Thursday, September 14, 2006

WIR -- Velvet Elvis

By Rob Bell. Great book. I agree whole-heartedly with his point below, but very few conservative Christians do. I've literally been "boo-ed" at presbytery for making this point. I'm learning to tread more carefully, though.

From page 68.

The ultimate display of our respect for the sacred words of God is that we are willing to wade in and struggle with the text -- the good parts, the hard-to-understand parts, the parts we wish weren't there.

The rabbis even say a specific blessing when they don't understand a portion of the text. When it eludes them, when it makes no sense, they say a word of thanks to God becuase of the blessing that will be theirs someday. "Thank you, God, that at some point in the future, the lights are going to come on for me."

The rabbis have a metaphor for this wrestling with the text: The story of Jacob
wrestling the angel in Gensis 32. He struggles and it is exhausting and tiring, and in the end his hip is injured. It hurts. And he walks away limping.

Because when you wrestle with the text, you walk away limping.

And some people have no limp, because they haven't wrestled. But the ones limping have had an experience with the living God.

I think God does know what he's doing with the Bible. But a better question is, do we know what we're doing with the Bible?


Blogger nickg said...

To me, there is absolutely nothing that is one iota controversial in the quote you gave from Bell. In fact, in my experience the point is almost taken for granted. I wonder if there is a general difference between people who grew up as Christians, having a high view of Scripture all their lives, and those of us who were brought to faith later in life, maybe even after a time of antagonism to the Scripture. I know you are in the former category, Willy, so it's not necessarily the rule, but it could be a factor in some cases perhaps.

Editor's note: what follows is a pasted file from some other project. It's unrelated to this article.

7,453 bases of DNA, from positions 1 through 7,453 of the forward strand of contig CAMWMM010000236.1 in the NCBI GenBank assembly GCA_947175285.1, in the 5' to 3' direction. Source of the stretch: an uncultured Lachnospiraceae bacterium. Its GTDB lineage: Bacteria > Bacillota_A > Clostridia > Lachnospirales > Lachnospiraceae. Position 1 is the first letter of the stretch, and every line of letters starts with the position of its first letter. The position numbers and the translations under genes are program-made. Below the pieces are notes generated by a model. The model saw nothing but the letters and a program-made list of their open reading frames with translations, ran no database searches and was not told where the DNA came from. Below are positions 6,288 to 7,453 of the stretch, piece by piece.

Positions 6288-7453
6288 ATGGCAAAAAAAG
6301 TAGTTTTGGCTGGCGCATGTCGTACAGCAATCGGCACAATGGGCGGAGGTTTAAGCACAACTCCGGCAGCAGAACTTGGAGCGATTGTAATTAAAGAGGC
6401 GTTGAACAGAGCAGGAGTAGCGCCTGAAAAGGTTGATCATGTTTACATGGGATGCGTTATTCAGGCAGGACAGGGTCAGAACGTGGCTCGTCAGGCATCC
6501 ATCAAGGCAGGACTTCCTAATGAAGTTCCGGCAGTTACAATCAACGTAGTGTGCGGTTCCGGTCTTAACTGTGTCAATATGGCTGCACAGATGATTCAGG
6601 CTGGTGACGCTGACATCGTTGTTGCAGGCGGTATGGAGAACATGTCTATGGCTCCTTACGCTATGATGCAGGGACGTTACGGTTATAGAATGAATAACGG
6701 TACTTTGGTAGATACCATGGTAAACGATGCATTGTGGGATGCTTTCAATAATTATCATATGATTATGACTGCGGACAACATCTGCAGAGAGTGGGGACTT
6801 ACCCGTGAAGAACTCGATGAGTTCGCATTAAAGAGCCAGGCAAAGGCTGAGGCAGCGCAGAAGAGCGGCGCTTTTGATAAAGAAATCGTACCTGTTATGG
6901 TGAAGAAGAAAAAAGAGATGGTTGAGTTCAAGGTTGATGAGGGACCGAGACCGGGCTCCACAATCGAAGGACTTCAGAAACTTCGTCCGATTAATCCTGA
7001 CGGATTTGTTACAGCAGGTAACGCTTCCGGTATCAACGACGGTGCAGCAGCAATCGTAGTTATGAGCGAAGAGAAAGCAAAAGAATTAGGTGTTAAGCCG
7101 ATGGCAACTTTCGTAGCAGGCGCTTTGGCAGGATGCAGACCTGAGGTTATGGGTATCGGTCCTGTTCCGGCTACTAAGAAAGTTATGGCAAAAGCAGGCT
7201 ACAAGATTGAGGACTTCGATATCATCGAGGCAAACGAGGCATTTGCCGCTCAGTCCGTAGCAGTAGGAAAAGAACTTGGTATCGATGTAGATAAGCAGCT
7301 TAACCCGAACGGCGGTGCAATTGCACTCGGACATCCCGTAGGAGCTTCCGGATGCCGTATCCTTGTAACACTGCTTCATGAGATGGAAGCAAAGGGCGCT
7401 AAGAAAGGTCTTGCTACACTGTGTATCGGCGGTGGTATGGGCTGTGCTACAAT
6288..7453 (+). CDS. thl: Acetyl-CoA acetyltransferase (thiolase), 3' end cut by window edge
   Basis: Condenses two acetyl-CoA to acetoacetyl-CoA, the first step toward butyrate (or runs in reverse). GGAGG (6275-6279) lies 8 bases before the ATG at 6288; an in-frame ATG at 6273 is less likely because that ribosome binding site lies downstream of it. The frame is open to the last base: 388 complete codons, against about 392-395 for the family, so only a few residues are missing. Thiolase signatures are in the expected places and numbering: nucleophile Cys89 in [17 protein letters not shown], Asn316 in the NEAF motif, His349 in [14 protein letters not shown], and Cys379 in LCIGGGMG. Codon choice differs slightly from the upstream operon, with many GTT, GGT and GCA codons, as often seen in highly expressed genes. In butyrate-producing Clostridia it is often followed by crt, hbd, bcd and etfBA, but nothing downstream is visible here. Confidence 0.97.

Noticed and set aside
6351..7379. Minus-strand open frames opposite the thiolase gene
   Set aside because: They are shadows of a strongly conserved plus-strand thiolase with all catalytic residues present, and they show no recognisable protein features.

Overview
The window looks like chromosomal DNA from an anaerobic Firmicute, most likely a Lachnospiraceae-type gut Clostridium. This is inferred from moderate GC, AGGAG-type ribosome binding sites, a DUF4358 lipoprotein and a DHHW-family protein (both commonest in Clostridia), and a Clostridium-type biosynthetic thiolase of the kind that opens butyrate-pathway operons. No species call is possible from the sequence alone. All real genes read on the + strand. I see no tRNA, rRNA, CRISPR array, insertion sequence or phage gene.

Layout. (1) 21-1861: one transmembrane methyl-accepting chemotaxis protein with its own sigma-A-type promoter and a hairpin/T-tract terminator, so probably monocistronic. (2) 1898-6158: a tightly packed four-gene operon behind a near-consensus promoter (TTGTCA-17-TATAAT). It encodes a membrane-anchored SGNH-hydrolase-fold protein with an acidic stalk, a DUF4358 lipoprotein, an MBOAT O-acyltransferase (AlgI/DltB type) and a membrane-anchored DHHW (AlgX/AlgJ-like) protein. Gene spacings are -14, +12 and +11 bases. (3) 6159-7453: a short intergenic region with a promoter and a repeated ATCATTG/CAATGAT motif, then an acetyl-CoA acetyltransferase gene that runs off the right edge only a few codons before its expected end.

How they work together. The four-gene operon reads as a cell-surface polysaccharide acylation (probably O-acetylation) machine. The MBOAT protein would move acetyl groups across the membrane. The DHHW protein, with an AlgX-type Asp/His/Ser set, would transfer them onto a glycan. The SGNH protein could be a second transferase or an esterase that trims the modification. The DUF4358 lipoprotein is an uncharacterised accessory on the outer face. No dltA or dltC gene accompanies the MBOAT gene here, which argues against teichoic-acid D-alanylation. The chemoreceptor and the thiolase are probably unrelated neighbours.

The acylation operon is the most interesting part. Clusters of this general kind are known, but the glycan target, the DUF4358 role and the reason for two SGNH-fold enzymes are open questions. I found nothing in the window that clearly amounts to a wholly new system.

All that said, what did you think of the book as a whole? I guess you said, "great book," but any more detailed thoughts? I haven't read the whole thing, but I read it for a while when I was hanging out at a bookstore one time. Honestly, I wasn't that impressed. I even remember having a fairly significant reservation about some particular point, though I can't remember now what that was.

Along the same lines, I haven't been that impressed with Donald Miller either. He's definitely a good writer, better than Bell, I think. But my overall impression has been that he's just okay. And I approached both Bell and Miller with good will. I expected and wanted to like their work. Maybe my expectations were just too high because everyone says how great they are.


1:21 PM, September 14, 2006  
Blogger W Sofield said...

great points. my experience in presbytery was like this . . . I asked an ordination candidate this question, "Can you tell us a part of scripture that you have wrestled with and you wish it were not part of the Bible . . . or a part of the Bible which you honestly struggle with how it fits with some other part of the Bible . . or doesn't seem to fit with your theology." As soon as I finished speaking, the presbytery erupted with "No!" and "Boo!" The chairman told the candidate, "You don't have to answer that."

1:37 PM, September 14, 2006  
Blogger W Sofield said...

I like Rob Bell, but he is a much better speaker than a writer. I like his book because I can hear his voice and his expression.

I hope a better writer comes along to help us along, but until that happens, I like Bell (and McLaren and Driscoll, etc.) a lot.

I think the value of Bell is his ability to take huge concepts and put them on the low shelf with good illustrations. He's not saying anything new, he's just a good communicator. He's not innovative, he's just a good communicator.

1:40 PM, September 14, 2006  
Blogger nickg said...

"the value of Bell is his ability to take huge concepts and put them on the low shelf with good illustrations."

From what I remember of the book and his preaching, I think that is right on. And that IS very valuable.

2:21 PM, September 14, 2006  

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